Defendants have moved to dismiss or, in the alternative, for summary judgment. "The purpose of a Rule 12(b)(6) motion [to dismiss] is to test the sufficiency of a complaint." McBurney v. Cuccinelli, 616 F.3d 393, 408 (4th Cir. 2010) (internal quotation marks and citation omitted). A Rule 12(b)(6) motion constitutes an assertion by the defendant that, even if the facts that plaintiff alleges are true, the complaint fails, as a matter of law, "to state a claim upon which relief can be granted." Fed R. Civ. P. 12(b)(6). Therefore, in considering a motion to dismiss under Rule 12(b)(6), a court must "accept[] as true the well-pled facts in the complaint and view[] them in the light most favorable to the plaintiff." Brockington v. Boykins, 637 F.3d 503, 505 (4th Cir. 2011) (internal quotation marks and citation omitted).

Ordinarily, a court may not consider matters outside the pleadings or resolve factual disputes when ruling on a Rule 12(b)(6) motion. Bosiger v. U.S. Airways, 510 F.3d 442, 450 (4th Cir. 2007). If the court does consider matters outside the pleadings, "the motion must be treated as one for summary judgment under Rule 56, " and "[a]ll parties must be given a reasonable opportunity to present all the material that is pertinent to the motion." Fed.R.Civ.P. 12(d); see also Finley Lines Joint Prot. Bd. Unit 200 v. Norfolk S. Corp., 109 F.3d 993, 997 (4th Cir. 1997) ("[A] Rule 12(b)(6) motion to dismiss supported by extraneous materials cannot be regarded as one for summary judgment until the district court acts to convert the motion by indicating that it will not exclude from its consideration of the motion the supporting extraneous materials.").

This court deems it appropriate to consider the extraneous materials, as they are likely to facilitate disposition of this case.[4] Accordingly, defendants' motion shall be treated as a motion for summary judgment.[5]

Rule 56(a) of the Federal Rules of Civil Procedure provides that the "court shall grant summary judgment if the movant shows that there is no genuine dispute as to any material fact and the movant is entitled to judgment as a matter of law." Fed.R.Civ.P. 56(a). The Supreme Court has clarified that this does not mean that any factual dispute will defeat the motion. "By its very terms, this standard provides that the mere existence of some alleged factual dispute between the parties will not defeat an otherwise properly supported motion for summary judgment; the requirement is that there be no genuine issue of material fact." Anderson v. Liberty Lobby, Inc., 477 U.S. 242, 247-48 (1986) (emphasis in original).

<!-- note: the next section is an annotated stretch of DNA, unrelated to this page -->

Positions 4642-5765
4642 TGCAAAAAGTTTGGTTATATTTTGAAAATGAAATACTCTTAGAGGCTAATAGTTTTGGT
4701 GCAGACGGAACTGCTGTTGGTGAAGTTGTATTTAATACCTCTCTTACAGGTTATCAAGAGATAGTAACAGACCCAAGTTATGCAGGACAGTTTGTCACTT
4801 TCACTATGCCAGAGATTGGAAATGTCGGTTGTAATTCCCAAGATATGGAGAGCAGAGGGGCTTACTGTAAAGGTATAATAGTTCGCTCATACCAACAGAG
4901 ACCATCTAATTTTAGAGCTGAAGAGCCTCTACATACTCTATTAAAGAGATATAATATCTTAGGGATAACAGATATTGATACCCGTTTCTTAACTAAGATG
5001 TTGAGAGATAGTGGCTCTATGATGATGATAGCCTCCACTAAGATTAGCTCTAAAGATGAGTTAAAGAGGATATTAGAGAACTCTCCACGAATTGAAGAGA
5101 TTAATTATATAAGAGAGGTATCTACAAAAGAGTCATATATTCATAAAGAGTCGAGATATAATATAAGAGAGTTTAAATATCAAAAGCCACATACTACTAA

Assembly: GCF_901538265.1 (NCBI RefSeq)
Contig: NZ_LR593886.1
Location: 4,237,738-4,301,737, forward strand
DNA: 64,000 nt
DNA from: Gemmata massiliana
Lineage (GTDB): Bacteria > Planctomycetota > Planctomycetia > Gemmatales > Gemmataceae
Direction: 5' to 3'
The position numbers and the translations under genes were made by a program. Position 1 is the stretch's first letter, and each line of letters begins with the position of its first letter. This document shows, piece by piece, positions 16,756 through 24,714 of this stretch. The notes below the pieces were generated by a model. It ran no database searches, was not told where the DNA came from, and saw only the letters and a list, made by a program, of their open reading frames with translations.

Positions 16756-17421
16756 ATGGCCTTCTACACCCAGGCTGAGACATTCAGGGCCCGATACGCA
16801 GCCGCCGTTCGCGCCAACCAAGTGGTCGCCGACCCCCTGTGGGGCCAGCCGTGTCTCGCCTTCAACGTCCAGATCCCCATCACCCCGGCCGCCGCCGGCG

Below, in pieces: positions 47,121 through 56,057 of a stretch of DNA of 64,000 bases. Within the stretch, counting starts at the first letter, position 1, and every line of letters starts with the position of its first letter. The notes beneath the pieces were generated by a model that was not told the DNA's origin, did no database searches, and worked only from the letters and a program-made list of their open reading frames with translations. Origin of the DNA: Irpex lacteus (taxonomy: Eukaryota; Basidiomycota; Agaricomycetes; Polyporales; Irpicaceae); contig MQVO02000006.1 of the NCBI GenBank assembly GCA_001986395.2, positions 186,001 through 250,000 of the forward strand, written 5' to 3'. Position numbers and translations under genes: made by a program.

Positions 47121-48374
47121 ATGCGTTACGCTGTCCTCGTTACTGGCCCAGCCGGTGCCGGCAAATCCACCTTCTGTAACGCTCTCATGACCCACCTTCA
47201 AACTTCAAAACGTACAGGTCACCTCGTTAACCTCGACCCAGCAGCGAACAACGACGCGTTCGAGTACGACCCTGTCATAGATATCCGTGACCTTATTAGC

"A party opposing a properly supported motion for summary judgment may not rest upon the mere allegations or denials of [his] pleadings, ' but rather must set forth specific facts showing that there is a genuine issue for trial.'" Bouchat v. Balt. Ravens Football Club, Inc., 346 F.3d 514, 522 (4th Cir. 2003) (alteration in original) (quoting Fed.R.Civ.P. 56(e)). The court must "view the evidence in the light most favorable to... the nonmovant, and draw all reasonable inferences in her favor without weighing the evidence or assessing the witnesses' credibility." Dennis v. Columbia Colleton Med. Ctr., Inc., 290 F.3d 639, 645 (4th Cir. 2002). At the same time, the court also must abide by the "affirmative obligation of the trial judge to prevent factually unsupported claims and defenses from proceeding to trial." Bouchat, 346 F.3d at 526 (quoting ...